A noticeable improvement in the Analysis Services Tabular Project template was the inclusion of the Tabular Model Explorer, shown in Figure 4. Although, compared to multidimensional cubes, SSAS Tabular Models were easier to design and work with, configuration of the model.bim file was such that you had to navigate to different areas of Visual Studio to, i.e. identify total number of measures in the model, identify a list of existing configured data sources, etc. Fortunately, Tabular Model Explorer, reduces some of that navigation exercise by providing a collapsible tree structure of model.bim properties such as data sources, KPIs, list of tables, roles and measures.
Similarly to other Visual Studio windows such as Solution Explorer, Tabular Model Explorer has the following built-in functionality:
- Sort contents of the model – by default, the explorer is sorted alphabetically
- Search within the model
- Reposition the window i.e. float, dock, hide etc.
Finally, you can only use Tabular Model Explorer against SQL Server 2016 Tabular Models or higher. That, means if you change your solution compatibility level to a level lower than 1200 as shown in Figure 5, you will run into an error returned in Figure 6.
2. SSRS Adjustable Parameters Pane
Perhaps one of the frustrating issues with SSRS parameters was its inability to reposition them according to your preference. Luckily, SQL Server 2016 introduced the ability to customise the position of report parameters. SSDT 2015 introduces a parameters grid that can be used to adjust the position and appearance of report parameters, as shown in Figure 7.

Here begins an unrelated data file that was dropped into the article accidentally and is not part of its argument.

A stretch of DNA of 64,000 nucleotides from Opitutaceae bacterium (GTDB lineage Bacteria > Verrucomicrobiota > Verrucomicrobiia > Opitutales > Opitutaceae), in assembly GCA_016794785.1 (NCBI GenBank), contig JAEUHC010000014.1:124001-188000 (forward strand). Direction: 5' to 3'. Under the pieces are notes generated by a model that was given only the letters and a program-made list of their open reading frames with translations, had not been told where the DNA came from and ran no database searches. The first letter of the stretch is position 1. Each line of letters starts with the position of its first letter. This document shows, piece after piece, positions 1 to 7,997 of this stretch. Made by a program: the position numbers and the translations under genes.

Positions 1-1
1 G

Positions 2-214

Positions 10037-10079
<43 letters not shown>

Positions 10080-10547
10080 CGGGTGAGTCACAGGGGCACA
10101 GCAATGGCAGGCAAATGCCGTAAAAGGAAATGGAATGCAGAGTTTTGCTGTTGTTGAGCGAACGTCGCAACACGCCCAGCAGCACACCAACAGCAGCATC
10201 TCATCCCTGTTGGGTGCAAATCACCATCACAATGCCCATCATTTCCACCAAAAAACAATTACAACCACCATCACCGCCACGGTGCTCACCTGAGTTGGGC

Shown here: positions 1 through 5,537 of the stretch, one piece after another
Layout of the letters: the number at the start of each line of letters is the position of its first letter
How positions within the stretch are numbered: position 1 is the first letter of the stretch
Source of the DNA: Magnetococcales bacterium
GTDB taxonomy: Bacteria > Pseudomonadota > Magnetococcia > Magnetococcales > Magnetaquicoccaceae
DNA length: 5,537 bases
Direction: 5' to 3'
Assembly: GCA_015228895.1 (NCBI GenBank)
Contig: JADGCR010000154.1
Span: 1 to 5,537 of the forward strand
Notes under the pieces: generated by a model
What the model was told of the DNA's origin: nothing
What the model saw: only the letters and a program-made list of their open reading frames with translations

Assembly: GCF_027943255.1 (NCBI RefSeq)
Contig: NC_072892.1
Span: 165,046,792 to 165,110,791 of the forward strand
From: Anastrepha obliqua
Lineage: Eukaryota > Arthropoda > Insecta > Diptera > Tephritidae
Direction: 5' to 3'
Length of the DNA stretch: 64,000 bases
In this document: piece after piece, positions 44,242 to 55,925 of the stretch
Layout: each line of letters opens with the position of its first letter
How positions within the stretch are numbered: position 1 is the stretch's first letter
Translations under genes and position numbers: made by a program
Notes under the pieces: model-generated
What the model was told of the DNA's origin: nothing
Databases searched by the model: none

The easiest way to access the parameters grid is to right click on the report body region, select the View option, and then click on Parameters.
3. SSIS Single Package Deployment & new Hadoop Tasks
In spite of the benefits, one limitation of project deployment in SSIS was that the Deploy option was only available at the project level. That meant even if you made changes to a single package in a project, you still had to redeploy the entire project. Luckily, SQL Server 2016 supports deployment of a single package and SSDT 2015 provides support for single package deployment through the Deploy Package option shown in Figure 8.
The Integration Services Project template in SSDT 2015 further includes components that can be used to configure tasks relating to Hadoop. The 3 Hadoop-related tasks are shown in Figure 9.
One of the improvements in SSDT 2015 was its support for Azure ETL development. As a result, Microsoft released a separate installation file, Azure Feature Pack for Integration Services (SSIS) that makes it possible for SSIS to connect, process and transfer data between Azure and on-premises data sources. A list of available Azure ETL tasks are shown in Figure 10.
We conclude the review of SSDT 2015 by mentioning another exciting feature introduced in the Integrations Services Project template, the Package Parts. Package Parts allows developers to setup package template that can be executed within a control flow area.
- How to use Package Parts to develop easily maintainable Data Warehouse solutions
- Previous releases of SQL Server Data Tools (SSDT and SSDT-BI)
- Business Intelligence Development Studio
- SQL Server Data Tools: A Work in Progress
He is the member of the Johannesburg SQL User Group and also hold a Master’s Degree in MCom IT Management from the University of Johannesburg.
He currently works for Clientele Life as an Assistant Manager in Business Software Solutions.
View all posts by Sifiso W. Ndlovu